• pilot whale;
  • Globicephala melas;
  • G. macrorhynchus;
  • morbillivirus;
  • antibody titers;
  • enzootic disease;
  • pneumonia;
  • serology;
  • histopathology;
  • immunoperoxidase staining


We report evidence of enzootic morbillivirus infection among long-finned, Globicephala melas, and short-finned, G. macrorhynchus, pilot whales in the western Atlantic. A retrospective serologic survey, using five morbilliviruses, was carried out on 99 G. melas from 14 stranding events between 1982 and 1993 and from 25 G. macrorhynchus stranded in 5 events between 1986 and 1994. A blood sample was also obtained from an adult G. melas by-caught in the western North Atlantic. Tissues were collected from 24 G. melas and 15 G. macrorhynchus for histology and immunoperoxidase staining. Neutralizing antibody titers were found in 92 (92%) of 100 G. melas and 16 (64%) of 25 G. macrorynchus, and titers were highest against cetacean morbilliviruses. Seroprevalence was similar between age classes and sexes. The earliest evidence of infection was in a G. melas that stranded in 1982. Stable antibody titers were observed in pilot whales under rehabilitation for up to eight months. Clinical disease consistent with morbillivirus pneumonia was detected in a G. melas calf. Immunoperoxidase staining confirmed that viral antigen was present in the lesions.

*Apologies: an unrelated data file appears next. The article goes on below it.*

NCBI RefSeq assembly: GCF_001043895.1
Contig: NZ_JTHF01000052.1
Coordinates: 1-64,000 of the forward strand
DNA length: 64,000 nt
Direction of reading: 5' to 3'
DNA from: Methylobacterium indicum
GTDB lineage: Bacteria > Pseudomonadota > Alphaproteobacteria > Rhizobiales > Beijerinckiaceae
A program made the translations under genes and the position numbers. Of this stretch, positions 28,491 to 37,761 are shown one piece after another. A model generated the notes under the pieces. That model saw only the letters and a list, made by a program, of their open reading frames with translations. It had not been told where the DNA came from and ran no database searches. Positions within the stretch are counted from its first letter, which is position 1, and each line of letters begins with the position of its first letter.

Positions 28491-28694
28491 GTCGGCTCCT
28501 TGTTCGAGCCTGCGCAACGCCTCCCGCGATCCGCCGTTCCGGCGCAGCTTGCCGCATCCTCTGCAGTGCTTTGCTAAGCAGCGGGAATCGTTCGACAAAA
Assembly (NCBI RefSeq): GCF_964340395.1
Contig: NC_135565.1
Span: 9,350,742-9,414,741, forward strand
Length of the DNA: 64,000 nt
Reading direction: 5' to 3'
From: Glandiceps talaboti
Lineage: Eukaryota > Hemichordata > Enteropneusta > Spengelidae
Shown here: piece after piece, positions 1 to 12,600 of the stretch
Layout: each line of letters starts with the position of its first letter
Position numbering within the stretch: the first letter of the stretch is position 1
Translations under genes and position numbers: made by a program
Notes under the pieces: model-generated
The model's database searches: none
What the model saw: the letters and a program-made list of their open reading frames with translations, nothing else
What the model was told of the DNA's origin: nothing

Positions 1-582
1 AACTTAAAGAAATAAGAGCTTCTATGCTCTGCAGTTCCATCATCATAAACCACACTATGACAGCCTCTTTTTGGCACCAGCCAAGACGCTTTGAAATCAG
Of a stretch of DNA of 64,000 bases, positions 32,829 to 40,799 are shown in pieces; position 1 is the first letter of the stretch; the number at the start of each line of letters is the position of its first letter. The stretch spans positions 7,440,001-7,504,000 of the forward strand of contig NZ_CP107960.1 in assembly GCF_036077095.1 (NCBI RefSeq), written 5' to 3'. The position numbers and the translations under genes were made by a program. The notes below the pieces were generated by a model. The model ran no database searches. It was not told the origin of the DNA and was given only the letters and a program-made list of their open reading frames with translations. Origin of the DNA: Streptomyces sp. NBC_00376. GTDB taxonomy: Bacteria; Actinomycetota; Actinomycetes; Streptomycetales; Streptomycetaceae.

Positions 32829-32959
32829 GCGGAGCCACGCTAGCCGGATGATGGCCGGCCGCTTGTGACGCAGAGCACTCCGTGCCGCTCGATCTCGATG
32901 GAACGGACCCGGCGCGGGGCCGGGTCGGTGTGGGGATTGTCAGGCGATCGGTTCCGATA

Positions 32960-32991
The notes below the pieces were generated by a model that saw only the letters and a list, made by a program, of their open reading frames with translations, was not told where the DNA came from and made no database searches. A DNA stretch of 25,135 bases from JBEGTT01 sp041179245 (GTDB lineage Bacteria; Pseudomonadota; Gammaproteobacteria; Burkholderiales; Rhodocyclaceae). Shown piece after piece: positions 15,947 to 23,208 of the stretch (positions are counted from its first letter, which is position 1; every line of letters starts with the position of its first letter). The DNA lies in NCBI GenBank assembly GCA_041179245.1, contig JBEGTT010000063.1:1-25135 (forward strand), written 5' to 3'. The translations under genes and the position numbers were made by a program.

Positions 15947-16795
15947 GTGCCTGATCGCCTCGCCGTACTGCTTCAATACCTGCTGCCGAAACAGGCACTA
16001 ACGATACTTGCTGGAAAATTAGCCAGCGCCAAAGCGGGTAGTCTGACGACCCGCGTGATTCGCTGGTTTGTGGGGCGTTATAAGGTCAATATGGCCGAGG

We propose that enzootic infection in pilot whales is facilitated by population size, social structure, and migration patterns. Furthermore, through mixing with other odontocetes, pilot whales could act as vectors through the Atlantic. Clinical morbillivirus infection may precipitate mass strandings of highly social odontocetes.